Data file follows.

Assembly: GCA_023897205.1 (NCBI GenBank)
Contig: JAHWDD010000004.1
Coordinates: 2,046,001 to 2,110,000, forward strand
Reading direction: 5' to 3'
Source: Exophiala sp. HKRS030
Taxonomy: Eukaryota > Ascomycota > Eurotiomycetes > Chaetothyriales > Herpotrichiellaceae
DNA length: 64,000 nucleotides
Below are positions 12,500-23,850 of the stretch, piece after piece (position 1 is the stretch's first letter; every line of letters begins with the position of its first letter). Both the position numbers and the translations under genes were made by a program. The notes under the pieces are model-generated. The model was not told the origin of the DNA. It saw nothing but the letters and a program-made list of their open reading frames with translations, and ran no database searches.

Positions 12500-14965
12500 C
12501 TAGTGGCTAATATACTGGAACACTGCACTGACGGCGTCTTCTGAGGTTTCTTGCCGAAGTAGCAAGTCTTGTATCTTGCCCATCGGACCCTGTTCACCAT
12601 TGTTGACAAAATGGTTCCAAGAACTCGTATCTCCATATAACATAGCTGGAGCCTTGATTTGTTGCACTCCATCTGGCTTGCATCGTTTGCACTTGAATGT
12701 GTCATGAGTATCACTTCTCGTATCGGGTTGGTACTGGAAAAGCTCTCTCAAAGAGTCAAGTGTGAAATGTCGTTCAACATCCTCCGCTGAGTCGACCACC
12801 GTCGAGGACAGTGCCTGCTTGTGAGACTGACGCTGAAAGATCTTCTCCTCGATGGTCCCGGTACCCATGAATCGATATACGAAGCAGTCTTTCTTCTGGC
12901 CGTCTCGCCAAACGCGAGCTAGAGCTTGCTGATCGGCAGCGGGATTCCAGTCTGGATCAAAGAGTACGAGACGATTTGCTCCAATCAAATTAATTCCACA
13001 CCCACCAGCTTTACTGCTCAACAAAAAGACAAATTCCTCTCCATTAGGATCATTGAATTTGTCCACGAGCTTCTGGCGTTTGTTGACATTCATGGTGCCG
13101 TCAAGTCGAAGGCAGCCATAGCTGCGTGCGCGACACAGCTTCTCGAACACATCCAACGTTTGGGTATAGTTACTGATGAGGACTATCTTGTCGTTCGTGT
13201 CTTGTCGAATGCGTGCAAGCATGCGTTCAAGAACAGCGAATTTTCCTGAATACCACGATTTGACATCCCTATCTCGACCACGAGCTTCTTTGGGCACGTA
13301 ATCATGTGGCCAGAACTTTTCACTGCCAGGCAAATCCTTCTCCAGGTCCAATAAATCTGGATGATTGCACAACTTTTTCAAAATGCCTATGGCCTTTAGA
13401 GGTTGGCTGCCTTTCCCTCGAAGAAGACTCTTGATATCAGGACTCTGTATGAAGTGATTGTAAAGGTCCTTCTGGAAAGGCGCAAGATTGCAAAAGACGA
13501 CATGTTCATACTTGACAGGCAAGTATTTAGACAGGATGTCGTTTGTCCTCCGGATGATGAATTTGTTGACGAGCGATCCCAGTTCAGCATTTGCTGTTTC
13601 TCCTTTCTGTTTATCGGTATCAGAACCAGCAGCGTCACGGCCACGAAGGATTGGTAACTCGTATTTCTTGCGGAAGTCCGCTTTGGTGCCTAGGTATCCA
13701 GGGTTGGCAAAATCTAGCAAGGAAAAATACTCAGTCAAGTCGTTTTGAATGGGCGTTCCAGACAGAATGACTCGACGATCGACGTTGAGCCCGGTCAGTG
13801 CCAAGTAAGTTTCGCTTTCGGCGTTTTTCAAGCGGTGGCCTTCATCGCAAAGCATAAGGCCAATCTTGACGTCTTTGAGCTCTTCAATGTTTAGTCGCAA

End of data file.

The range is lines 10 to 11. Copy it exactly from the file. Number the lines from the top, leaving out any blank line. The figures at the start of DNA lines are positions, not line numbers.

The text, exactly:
12500 C
12501 TAGTGGCTAATATACTGGAACACTGCACTGACGGCGTCTTCTGAGGTTTCTTGCCGAAGTAGCAAGTCTTGTATCTTGCCCATCGGACCCTGTTCACCAT